TV Review: Revolution

TV Review: Revolution

The new sci-fi bringing clever thought to a world without power

By Mark HadleyThursday 14 Nov 2013TV and StreamingReading Time: 3 minutes

The Nine Network may be struggling in the ratings war but there’s hope a new show from the creator of Lost will help it turn the tables. But will Australians revel in a futuristic world where a global disaster means we can no longer use our iPhones?

iPhones are nowhere to be seen in the new sci-fi 'Revolution'

Revolution is the latest offering of cryptic storyteller J.J.Abrams and describes the fate of the US in the aftermath of four simple words: the power went off. In a space of minutes an unknown event renders useless every electrical and motorized object on the planet. People suddenly find themselves living in a world where the technologies that supported every day life are now defunct. Panic ensures and governments topple – but this isn’t where the story unfolds. 

Abrams cuts very swiftly to 15 years later where the US as we know it has been replaced by loose collections of largely agrarian societies. The only weapons that make sense are from the Middle Ages, but that hasn’t stopped sinister forces from trying to pilfer the remains of the old world and establish a new empire called the Republic of Monroe. In the midst of this we’re introduced to Charlotte Matheson, a skilled young woman whose father was a scientist in the last days before the blackout. He knew something about what caused the catastrophe but was killed by Monroe troops before he could pass it on. Now ‘Charlie’ is on the hunt to find her brother who has been kidnapped by the enemy. But you can rest assured the secrets her father held won’t stay buried with his body.

There have been a fair number of big budget science fiction productions in recent years that have sort to rediscover the formula that made Lost so compelling – Terra Nova, V, Fringe, Falling Skies, The Dome, to name a few. But the mysteries underpinning their storylines have either become indecipherable, unbelievable or uninspiring, resulting in small followings and cancelled seasons. However the producers of Revolution have managed to build a ratings success in the US by side-stepping some of their pitfalls. 

To begin with they’ve kept the plot very simple. You don’t need to know much more than ‘the power went off’ to understand what’s going on. There’s a little hinting at darker forces and complex explanations but that’s very much in the background. Writer Eric Kripke describes it as basically a ‘road movie’ focusing on Charlie’s journey to save what’s left of her family. And this is probably the series other great strength…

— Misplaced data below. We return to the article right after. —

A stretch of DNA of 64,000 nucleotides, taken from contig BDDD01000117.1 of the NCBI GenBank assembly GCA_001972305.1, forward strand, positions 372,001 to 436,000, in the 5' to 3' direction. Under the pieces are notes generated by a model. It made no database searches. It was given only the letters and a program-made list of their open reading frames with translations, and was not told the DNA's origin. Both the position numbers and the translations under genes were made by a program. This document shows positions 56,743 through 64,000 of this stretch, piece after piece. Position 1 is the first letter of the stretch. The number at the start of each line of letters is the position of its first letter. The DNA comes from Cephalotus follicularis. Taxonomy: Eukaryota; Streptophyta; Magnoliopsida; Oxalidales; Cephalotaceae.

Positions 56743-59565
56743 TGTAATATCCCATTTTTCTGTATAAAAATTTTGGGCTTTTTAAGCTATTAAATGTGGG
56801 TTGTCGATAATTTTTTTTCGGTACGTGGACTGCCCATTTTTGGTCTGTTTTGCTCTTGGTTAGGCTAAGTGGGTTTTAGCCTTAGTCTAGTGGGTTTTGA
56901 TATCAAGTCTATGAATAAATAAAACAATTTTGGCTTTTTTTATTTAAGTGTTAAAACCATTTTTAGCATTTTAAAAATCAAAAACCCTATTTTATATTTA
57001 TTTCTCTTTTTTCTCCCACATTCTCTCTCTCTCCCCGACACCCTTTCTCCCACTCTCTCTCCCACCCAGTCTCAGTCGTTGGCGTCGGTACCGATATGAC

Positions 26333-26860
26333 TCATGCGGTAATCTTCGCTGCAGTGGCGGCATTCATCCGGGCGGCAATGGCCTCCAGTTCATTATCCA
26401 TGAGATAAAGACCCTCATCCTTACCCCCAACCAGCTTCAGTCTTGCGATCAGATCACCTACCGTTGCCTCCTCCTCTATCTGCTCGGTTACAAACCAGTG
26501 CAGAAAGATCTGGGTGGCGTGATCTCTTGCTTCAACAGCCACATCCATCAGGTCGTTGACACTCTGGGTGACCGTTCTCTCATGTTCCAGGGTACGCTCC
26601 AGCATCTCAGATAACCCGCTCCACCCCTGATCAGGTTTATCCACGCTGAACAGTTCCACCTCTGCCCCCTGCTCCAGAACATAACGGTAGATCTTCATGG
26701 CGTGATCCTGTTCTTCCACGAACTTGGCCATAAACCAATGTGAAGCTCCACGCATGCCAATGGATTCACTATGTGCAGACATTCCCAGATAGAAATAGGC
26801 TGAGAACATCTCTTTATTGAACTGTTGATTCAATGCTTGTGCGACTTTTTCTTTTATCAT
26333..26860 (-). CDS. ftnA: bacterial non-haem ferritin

It’s been very easy to get lost in mystery television programs if you miss a few episodes or come in late. But Revolution’s simple plot design avoids ambiguity and focuses instead on family values. We’d like to believe that in a post apocalyptic world certain things will still persist, one being the basic building block of society. I find that to be an interesting phenomenon. Given the electronic rat-race we live in we might actually aspire to a life without Facebook or email – but not family. A world without God’s idea of a social structure – mum, dad, brothers, sisters – is the real Hell we’d fight to avoid. 

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Talk-back shows that champion the chattering classes – Q&A springs to mind – are forever suggesting that institutions like the traditional family have seen their day. Germaine Greer recently used the aforementioned ABC platform to suggest that marriage and family were institutions from which women desperately needed to escape. Charlie Matheson disagrees. And if the ratings continue to climb in Australia it would suggest that subconsciously the silent masses are less sure that God’s model needs reworking.


DISTRIBUTOR: The Nine Network
RELEASE DATE: Wednesdays, 8:30 PM